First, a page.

The LSO in World War I: The Sad Tale of Adolph Borsdorf

So far on this historical journey, there have been stories of men from within the ranks of the London Symphony Orchestra who went to fight, some of whom were never to return.

One story that we have uncovered however, is tragic, but in a completely different way. Jo, Libby and I were delighted to meet recently with two of the the grandchildren of horn player and founder member of the LSO, Adolph Borsdorf. Between us we were able to fill in gaps in each others' knowledge to complete a very sad chapter in the history of the Orchestra.

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The LSO in World War I: Eli Hudson

If he were alive today, there is no doubt that the flautist Elijah Rennison Hudson would be referred to as a child prodigy.

From a musical family, he played in the Hudson family band on the pier in Skegness. They were a well-known act at the time and Eli was presented to the Duke of Edinburgh when he visited the town and played for the German kaiser when he was 12 years old. At the age of 17 he was offered an open scholarship to the Royal College of Music, and on 2 May 1895 he moved from Prospect House in Skegness to 14 Oakley Crescent in Chelsea to begin his studies.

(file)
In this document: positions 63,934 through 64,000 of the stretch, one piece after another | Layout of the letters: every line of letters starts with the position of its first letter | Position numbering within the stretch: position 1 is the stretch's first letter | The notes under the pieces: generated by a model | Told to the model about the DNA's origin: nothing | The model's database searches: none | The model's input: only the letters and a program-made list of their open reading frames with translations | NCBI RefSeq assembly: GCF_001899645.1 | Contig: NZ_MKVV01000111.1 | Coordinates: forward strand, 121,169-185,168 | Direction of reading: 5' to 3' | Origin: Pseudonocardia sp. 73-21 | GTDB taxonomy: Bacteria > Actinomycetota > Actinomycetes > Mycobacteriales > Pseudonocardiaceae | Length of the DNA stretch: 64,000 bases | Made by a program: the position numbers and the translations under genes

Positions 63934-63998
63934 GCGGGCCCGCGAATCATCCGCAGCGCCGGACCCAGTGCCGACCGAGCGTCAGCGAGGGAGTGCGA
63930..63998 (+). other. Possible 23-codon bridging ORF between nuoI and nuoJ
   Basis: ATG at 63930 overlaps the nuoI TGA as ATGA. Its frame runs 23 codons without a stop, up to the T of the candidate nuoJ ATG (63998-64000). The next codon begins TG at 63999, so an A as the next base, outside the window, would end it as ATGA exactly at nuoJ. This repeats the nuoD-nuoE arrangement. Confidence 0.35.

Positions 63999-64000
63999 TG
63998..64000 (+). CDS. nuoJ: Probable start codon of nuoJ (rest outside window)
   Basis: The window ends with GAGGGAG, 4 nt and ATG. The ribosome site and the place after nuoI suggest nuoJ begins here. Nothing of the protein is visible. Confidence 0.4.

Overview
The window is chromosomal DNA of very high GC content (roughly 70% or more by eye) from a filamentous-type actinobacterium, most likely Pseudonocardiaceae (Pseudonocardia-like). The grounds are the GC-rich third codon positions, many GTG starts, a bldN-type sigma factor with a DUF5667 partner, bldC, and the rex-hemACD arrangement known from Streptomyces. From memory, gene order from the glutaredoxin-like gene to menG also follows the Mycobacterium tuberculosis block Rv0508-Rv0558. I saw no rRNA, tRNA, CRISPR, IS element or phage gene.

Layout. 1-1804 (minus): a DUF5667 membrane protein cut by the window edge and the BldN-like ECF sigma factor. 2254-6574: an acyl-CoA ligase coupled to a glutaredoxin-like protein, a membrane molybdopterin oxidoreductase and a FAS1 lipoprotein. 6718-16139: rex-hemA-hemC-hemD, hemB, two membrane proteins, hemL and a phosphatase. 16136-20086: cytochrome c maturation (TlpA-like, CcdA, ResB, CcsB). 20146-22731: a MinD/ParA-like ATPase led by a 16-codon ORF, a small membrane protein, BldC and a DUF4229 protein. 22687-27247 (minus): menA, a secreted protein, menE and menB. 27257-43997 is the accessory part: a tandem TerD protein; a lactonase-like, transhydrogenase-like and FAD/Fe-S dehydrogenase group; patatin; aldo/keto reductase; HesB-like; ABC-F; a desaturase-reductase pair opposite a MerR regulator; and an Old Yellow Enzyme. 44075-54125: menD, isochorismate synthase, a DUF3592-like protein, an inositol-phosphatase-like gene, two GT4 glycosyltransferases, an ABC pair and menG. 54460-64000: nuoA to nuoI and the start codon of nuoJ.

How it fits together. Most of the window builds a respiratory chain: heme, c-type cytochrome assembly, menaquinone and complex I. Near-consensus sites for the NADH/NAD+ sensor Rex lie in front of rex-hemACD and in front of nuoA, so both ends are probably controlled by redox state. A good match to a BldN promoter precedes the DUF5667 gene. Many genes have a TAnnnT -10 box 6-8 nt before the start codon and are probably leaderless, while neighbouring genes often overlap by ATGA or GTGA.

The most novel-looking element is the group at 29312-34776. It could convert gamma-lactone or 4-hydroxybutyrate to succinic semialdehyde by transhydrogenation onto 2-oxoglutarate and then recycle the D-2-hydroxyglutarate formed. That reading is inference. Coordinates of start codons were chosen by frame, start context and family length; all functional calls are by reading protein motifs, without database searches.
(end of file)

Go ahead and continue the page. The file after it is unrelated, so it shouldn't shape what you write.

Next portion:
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Music, Poetry and the Trauma of War

As we approach our weekend marking the centenary of World War I (31 October –2 November), broadcaster and writer Stephen Johnson explores the connection between music and war - its healing and its galvanising properties - and the speakers that will be taking part in our Musical Brain Study Day on Sunday 2 November at LSO St Luke's.

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The LSO in World War I: Elgar's Carillon and how the repertoire changed

Our series of blogs about the LSO during World War I has so far concentrated on the musicians of the Orchestra that were called to active service and how the war affected them. But for those left behind - either too old to serve or physically unable to fight - and still trying to make a living from music, the war would make its mark just as indelibly.

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